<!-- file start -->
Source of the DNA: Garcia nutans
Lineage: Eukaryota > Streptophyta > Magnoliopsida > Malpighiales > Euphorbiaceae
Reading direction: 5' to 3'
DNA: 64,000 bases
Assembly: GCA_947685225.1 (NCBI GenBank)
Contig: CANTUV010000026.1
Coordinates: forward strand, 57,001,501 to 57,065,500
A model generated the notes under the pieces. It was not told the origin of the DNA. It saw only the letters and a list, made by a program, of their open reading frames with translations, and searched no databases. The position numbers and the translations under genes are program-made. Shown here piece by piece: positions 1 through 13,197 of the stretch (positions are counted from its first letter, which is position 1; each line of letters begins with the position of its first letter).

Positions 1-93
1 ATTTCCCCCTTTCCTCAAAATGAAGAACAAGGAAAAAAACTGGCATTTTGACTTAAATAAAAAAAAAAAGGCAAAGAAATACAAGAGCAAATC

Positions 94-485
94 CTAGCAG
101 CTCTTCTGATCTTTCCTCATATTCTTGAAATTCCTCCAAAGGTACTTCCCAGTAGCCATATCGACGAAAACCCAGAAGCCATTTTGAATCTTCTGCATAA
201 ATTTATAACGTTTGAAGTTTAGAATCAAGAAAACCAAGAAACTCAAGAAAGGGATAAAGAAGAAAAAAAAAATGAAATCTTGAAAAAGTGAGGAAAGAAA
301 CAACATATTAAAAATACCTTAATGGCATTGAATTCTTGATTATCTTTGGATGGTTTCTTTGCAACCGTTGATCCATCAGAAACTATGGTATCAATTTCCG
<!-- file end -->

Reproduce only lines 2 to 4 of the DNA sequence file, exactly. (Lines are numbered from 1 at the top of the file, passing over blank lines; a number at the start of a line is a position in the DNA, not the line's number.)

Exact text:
Lineage: Eukaryota > Streptophyta > Magnoliopsida > Malpighiales > Euphorbiaceae
Reading direction: 5' to 3'
DNA: 64,000 bases